“Medusa” is mesmeric; it makes the viewer want to keep looking. Within a red sun atmosphere, this globe is inclusive of a snake mass, in all its mythology. There is the same hyper-intricate repeating cellular adhesion, creating small bubbles—reminiscent of Yayoi Kusama’s, Infinity Nets—or perhaps in an imaging of what philosopher Peter Sloterdijk writes in his Spheres trilogy, “So The One Orb has imploded—now the foams are alive” (Foams, Semiotext(e) 2016).
Weather these tiny and large roundnesses invite thoughts of moons, suns, planets, or all things cellular, and therefore molecular and atomic, Tabakovic visions awe-inspiring synecdochal ideas about all matter.
Andrew Abbott is influenced by the “complex and infinite quality of life.” In his work, he attempts to take an idea and “expand and divide it infinitely in the same painting [… ] studying shadows and how they are affected by objects and light.” Inspired by landscape paintings, Abbott creates his own dense landscapes, many of them figural. These works seem determined in their stories of aloneness, even when populated by many.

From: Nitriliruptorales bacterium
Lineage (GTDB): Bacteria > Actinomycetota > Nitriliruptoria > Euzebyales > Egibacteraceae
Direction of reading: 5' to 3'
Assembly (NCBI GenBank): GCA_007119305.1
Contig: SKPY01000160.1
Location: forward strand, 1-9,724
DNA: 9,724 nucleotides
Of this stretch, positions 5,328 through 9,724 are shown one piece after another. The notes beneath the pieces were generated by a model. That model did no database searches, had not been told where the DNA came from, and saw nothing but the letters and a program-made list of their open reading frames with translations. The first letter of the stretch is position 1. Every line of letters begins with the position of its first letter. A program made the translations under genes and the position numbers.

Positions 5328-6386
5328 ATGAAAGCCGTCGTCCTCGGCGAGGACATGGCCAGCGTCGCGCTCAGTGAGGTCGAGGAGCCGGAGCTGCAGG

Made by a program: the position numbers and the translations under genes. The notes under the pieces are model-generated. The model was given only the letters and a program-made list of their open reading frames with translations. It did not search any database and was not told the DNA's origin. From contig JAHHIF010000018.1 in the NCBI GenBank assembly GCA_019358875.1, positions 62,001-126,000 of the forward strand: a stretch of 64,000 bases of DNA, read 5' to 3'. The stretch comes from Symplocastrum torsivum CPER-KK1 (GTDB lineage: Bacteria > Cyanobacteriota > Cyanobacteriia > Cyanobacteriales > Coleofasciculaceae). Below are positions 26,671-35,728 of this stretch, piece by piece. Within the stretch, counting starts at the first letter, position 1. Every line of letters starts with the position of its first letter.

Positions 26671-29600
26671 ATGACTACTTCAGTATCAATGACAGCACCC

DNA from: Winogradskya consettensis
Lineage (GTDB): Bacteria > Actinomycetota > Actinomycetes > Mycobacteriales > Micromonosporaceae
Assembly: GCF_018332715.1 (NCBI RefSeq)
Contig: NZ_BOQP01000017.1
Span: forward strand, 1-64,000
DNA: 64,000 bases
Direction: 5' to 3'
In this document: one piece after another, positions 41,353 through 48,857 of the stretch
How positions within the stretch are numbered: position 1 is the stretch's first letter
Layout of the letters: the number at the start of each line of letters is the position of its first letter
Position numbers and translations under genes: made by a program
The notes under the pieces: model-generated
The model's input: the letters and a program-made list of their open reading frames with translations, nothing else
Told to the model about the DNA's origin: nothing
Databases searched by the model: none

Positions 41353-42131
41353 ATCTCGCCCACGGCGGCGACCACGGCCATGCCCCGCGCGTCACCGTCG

His signature huddled figure, which, over the years, has shown up on NYC street corners, and other unexpected places, has evolved from holding a mobile phone to its face, to having no screen with which to interact. Now that his lone figure has his hands to his face, one imagines only darkness is on view. Abbott uses this figure in many works, but nowhere in this show is this unitary identity so great as in “Loves Totem Poles.” Hierarchy creates solitary confinement and in a world of self-worship, there is no descending order that is easily recognizable. What are the unique markers that make each god-self different? The infinite is at play here, the proliferate nature of individuals, alone. And the title brings to mind a profile description of oneself.